I was having coffee with a friend of mine (Stella) and we stumbled onto the topic of how the Internet is a playground for scam artists. “How so?” I ventured. “Well,” she said. “Whenever you have a community—and the Internet is a giant community—you’ll always have door- to- door salesmen.” I nodded my head. She continued, “In real life, if someone tries to sell you a vacuum cleaner, you can slam the door on their face and call it a day. But on the Internet, the salesman is not only much more persistent, but is also inescapable. Whenever you turn a corner, he’s there with his suitcase, with something to sell you.” I nod some more. Stella goes on: “And the crazy thing is this, the salesmen on the web are like cockroaches that multiply every other second. You ever got an email for Viagra?” I nod. “What about for one of those phony survey sites?” I nod. “Did the Prince of Nigeria ever contact you with a chance to secure a million dollars, because he found some magic cave filled with gold?” I nod. “The point is: the Internet is full of these salesmen who try to exploit guys and dolls, like you and me.” I nodded and said, “So all salesmen are bad?” It was her turn to nod. “Yes! They’re all evil.” I lifted my finger. “Aren’t salesmen just people trying to pay rent and feed their families?” She put her finger on her chin with a thoughtful expression on her face. “What I mean is that no one can be trusted on the Internet.” I sipped my coffee.
A month later, as I was browsing the Internet, shopping for a Mother’s Day gift, someone sent me an email with the following message:
Do you have something to say about that waiter at your local Applebee’s? Take a quick survey about your experience, share your opinion and be rewarded with a gift of you choice! Whether you hate it or love it, your opinion makes improvement possible!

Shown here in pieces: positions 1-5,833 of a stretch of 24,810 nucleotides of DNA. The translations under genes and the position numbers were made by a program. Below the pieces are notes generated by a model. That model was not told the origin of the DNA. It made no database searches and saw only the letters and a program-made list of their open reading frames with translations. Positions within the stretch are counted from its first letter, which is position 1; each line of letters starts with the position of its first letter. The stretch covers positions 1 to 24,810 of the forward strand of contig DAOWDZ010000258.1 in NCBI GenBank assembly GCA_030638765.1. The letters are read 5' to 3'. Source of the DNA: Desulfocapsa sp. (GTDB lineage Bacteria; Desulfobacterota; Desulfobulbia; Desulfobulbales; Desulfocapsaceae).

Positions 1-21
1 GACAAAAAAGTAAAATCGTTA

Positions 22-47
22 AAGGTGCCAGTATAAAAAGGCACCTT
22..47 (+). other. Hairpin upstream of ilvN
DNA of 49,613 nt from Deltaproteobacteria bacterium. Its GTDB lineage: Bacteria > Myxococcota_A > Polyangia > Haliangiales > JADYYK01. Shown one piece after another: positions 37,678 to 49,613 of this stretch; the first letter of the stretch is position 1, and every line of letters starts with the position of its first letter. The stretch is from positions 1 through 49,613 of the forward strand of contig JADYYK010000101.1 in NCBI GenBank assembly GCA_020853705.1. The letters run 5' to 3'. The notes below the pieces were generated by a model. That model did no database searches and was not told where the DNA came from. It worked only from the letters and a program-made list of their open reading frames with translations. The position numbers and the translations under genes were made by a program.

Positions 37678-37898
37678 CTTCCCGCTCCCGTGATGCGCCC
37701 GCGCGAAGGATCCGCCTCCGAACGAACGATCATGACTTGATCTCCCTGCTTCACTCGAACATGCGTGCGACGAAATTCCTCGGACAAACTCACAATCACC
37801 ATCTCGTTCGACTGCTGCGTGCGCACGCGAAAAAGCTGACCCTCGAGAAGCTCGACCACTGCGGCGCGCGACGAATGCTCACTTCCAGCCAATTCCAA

Speak out! Your reward awaits you here!
As I was wondering about how this advertisement had found its way into my inbox, I thought about Stella’s salesmen theory. What if this was just another scam job? But then, what if it wasn’t? But what if this was a legitimate offer? What did I have to lose, anyway?
So I decided to follow my gut and give it a try. I clicked into the ad, filled out all the requirements with caution and, when the final page showed up, I clicked on the offer for a $15.00 gift card. The entire process took about thirty minutes. At that point, I still had my initial doubts floating in my head. Was I just scammed for 30 minutes of my precious life? 30 minutes I’ll never, ever get back?
I waited a few days and nothing happened. Then, I waited some more. Finally, a week later, I received a letter in the mail for a $15.00 dollar gift card. I invited Stella out for coffee and told her all about it.
“15.00? Really?” I nodded, sipping my coffee. “Are you sure?” I took out the gift card and showed her.
“What did you do?”
“I just filled out a multiple- choice survey for Applebee’s.”
She eyed the gift card with skepticism. “I’m not sure if I want to believe this.”
“The fact of the matter is this,” I began. “You certainly won’t strike oil with these online surveys. But you can get access to coupons and discounts, gift cards and sometimes a few extra bucks. You won’t be able to make a living off these websites is what I’m saying, but you can certainly get something out of participating.”
“Like everything else in life, you just need some patience and common sense.”
“And how long did it take you to complete this survey?”
“Roughly thirty minutes.”
“That’s not too shabby.”
“I also think it’s our responsibility as consumers to use our voice. Too many people complain about the crummy service at restaurants or about how certain products are cheaply designed or constructed, but they never get or take the chance to express themselves.”
“I guess that is a good point.”
“It isn’t about getting rich, or being scammed. It’s about finding the best way to improve the products and services that influence our lives.”
“But how can an individual voice change anything?”
“America was founded on individual voices.”
She nodded thoughtfully.
“Change begins with a single voice,” I said. “And that single voice can inspire hundreds, or even thousands.”